A couple of years ago, as the Church was reeling from the latest round of revelations about the clergy sex abuse scandal, it was announced that Cardinal Theodore McCarrick was being suspended from ministry after a credible allegation of abuse against a minor. He was eventually laicized after that claim was investigated, and Pope Francis announced that there would be a thorough investigation of how someone facing those kinds of accusations could have possibly risen through the ranks to become a Cardinal Archbishop.
As you have probably seen in the news, that report was released last week. It is thorough, coming in at well over 400 pages, and the investigation included interviews with more than 90 witnesses, including abuse survivors. (The full report is available at http://www.vatican.va/resources/resources_rapporto-card-mccarrick_20201110_en.pdf., and the first 14 pages are an executive summary. A good summary of the article can also be found in last week’s edition of Today’s Catholic at https://todayscatholic.org/mccarrick-report-cites-lack-of-investigations-of-rumors/).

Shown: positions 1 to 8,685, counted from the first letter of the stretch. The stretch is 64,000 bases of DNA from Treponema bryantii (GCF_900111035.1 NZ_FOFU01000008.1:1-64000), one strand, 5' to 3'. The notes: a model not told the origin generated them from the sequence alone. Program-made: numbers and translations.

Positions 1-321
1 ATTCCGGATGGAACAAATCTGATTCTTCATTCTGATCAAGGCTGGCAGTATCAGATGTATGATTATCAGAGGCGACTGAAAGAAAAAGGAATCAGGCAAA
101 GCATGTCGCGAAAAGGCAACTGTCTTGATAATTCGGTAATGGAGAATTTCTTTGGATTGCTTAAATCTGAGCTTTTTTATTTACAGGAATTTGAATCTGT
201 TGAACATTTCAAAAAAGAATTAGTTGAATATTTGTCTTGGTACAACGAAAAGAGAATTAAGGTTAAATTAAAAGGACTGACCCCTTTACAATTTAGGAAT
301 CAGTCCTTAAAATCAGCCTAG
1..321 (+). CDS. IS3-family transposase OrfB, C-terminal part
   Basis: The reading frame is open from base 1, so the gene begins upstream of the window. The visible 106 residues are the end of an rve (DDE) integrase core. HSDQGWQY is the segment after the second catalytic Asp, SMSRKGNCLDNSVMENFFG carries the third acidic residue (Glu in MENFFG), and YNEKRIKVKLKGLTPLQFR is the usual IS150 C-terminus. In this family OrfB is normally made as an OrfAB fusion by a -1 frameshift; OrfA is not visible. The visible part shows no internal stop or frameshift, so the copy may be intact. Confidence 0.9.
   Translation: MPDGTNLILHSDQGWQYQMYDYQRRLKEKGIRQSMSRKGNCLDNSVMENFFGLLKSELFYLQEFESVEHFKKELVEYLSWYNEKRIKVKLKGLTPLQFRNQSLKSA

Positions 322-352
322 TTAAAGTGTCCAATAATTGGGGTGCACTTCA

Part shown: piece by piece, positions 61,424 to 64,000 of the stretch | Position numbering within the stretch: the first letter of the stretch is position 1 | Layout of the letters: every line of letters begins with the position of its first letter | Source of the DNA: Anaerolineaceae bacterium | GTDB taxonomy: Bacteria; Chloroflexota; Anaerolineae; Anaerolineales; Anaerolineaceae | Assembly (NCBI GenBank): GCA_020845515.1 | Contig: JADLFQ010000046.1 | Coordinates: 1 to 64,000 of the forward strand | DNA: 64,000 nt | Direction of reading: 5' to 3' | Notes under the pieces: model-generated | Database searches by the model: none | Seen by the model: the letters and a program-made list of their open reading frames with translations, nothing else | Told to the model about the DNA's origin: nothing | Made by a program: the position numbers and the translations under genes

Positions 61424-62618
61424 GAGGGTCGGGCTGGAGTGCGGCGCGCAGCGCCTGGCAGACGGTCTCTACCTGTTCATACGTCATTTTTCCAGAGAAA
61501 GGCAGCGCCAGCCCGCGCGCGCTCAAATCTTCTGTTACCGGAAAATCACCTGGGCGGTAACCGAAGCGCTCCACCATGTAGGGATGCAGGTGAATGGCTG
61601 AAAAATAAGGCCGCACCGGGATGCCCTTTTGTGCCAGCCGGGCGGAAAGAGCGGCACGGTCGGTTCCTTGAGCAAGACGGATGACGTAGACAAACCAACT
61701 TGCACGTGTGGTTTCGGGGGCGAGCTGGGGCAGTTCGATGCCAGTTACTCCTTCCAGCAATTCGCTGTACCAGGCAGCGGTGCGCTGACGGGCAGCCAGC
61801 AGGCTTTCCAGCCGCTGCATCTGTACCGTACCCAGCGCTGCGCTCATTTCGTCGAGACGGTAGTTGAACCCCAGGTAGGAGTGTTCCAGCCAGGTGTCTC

Although the details of McCarrick’s abuse came to light two years ago, this report is sure to reopen many wounds among the faithful. In particular, this report is different because it goes into more specific detail on how our leadership failed to investigate or address these accusations adequately. The report concludes that Pope St. John Paul II was reluctant to believe the accusations because of his own relationship with McCarrick, among other factors, and thus didn’t insist on a more thorough investigation. It also concludes that although Pope Benedict XVI asked McCarrick to step down in 2006 after new accusations came to light, he didn’t impose formal sanctions on him. Instead he asked him to keep a lower profile, a request McCarrick promptly disregarded.
It is painful to see that leaders we love and admire should have […]